Is this how I define myself?
I grew up a tortured soul.
I know that is a big statement but looking back at the things I did and how I talked to myself, it is no exaggeration. I was willful and rebellious and got myself into a ton of trouble. I blamed others for how I was feeling and yet there was a part of me that knew I was messing up big time but didn’t trust myself enough to pay attention.
The problem was I didn’t feel like I mattered, I felt unworthy, unloved and unable to do anything about it. It wasn’t until many years later that I understood it was up to me to change how I felt about myself. It was up to me to decide how I want to define myself.
When I was a child I wish I had known that how I talked to myself matters the most. If I was more kind to myself it would extend outwards to others naturally. And even though I just turned 48 a few weeks ago, (I know right! Hard to believe!) yesterday I called myself a ‘dumbass’ because I nearly forgot to put the inkjet printer thingys in my bag to get refilled on my way to Costco.
This is how I want to define myself
The awesome thing about that moment was I immediately said,
‘That’s not fair. Don’t talk to yourself like that. It’s unkind. You’re not a dumbass, you’re smart and you ARE awesome.’
The conversation I had with myself sounded familiar as it resembles talks I’ve had with my nearly five year old son. As he weaves his way through his young life I am doing my best to teach him to be kind no matter what, and especially to himself. Every day I drop him off at daycare I say to him,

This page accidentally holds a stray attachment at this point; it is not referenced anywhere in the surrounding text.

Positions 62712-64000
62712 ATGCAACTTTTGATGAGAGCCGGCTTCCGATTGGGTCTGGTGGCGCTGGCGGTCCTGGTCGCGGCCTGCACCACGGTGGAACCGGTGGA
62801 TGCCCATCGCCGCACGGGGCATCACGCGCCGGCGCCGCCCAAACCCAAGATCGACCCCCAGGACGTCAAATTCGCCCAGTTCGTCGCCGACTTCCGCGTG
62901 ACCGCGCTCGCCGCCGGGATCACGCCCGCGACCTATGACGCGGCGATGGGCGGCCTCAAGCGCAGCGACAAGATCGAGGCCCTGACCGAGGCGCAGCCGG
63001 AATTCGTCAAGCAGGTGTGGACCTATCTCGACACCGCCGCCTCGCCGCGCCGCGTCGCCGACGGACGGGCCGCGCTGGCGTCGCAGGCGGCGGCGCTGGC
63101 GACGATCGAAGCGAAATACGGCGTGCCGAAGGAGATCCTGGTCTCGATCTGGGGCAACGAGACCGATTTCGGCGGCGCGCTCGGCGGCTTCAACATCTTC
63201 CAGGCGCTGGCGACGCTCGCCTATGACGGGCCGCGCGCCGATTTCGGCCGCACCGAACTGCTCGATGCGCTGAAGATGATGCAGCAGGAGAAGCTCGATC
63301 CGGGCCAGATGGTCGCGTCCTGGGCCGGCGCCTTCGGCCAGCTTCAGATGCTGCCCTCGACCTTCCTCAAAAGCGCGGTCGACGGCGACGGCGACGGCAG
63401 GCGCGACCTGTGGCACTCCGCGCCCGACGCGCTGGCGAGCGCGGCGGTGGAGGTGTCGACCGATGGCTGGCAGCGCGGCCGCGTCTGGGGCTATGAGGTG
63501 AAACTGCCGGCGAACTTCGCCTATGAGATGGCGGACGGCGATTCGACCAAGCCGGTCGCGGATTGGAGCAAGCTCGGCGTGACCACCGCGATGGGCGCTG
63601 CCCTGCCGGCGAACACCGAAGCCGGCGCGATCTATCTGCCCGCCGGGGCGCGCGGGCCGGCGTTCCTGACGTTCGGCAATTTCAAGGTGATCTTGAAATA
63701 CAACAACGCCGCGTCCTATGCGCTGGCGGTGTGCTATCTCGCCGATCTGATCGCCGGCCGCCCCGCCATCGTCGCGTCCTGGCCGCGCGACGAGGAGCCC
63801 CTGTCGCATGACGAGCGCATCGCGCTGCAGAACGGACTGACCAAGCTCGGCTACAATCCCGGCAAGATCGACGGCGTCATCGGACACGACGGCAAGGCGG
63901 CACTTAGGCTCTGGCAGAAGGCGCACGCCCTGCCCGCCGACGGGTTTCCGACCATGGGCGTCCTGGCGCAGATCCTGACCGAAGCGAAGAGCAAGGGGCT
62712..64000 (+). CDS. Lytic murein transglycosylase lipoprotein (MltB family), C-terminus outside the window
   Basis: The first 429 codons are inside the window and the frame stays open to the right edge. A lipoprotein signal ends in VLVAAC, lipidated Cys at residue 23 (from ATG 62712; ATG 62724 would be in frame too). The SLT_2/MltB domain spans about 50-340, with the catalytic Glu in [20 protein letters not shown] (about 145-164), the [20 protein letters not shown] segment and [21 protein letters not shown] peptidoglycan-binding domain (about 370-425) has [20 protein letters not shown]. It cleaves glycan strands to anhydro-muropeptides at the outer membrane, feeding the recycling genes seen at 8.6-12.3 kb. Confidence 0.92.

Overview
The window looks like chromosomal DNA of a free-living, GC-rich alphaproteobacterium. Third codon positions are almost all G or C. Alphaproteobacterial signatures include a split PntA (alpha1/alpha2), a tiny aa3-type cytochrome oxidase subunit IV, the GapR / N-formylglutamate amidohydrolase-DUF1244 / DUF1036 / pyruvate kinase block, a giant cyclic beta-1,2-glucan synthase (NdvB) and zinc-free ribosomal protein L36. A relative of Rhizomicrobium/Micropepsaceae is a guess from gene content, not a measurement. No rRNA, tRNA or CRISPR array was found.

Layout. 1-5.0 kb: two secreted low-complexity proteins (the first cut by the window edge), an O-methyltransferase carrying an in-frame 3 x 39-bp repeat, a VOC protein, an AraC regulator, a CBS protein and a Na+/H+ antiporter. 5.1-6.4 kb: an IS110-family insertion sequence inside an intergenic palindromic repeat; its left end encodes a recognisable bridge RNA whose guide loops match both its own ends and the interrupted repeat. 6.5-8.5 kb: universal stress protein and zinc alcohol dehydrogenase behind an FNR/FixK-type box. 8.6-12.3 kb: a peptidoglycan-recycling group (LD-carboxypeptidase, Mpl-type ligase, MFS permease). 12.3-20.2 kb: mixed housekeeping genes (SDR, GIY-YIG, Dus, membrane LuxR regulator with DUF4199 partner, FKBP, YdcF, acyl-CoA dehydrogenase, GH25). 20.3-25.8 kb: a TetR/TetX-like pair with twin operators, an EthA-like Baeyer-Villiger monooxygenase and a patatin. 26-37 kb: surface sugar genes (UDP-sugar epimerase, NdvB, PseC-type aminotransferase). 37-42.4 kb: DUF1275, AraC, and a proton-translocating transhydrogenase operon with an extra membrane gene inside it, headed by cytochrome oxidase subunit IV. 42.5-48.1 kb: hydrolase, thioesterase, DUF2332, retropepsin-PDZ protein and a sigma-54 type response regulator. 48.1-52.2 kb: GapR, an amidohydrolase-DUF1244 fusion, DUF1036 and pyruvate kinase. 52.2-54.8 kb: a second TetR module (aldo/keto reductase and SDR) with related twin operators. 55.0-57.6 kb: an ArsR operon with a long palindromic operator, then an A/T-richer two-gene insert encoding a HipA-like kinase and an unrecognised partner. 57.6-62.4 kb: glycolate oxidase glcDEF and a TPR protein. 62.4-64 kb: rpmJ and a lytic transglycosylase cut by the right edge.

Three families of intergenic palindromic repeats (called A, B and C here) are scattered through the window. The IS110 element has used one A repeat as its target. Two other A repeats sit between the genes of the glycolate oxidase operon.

‘Be kind to your friends. Be kind to your teachers. And most importantly, be kind to you.’
When we get to the end of it he always points to himself and says ‘me‘ and when I say ‘you‘. It is so sweet and a powerful reminder for me even at this time in my life.
Raising kids brings us right up against the things that matter most in life if we pay attention. And the extent to which we love ourselves is in direct proportion to how much our kids love themselves. Our children are brilliant and full of confidence and love when they are young. We can help them keep that important connection to their joy by teaching them to be kind to themselves and to others and to provide the example for them. That doesn’t mean we have it all figured out but it does mean being honest with ourselves and if necessary readjusting of negative self talk to embrace our weaknesses and not let them define us.
Staying true to who we are and what we love about ourselves and being kind to others is a choice. Let’s keep it that way. This is how I want to define myself.
Have you watched the Ted Talk above by Ranbir Puar yet? Please do! And if you are a parent please watch it twice.
It is easier to build strong children than to fix broken men. (women)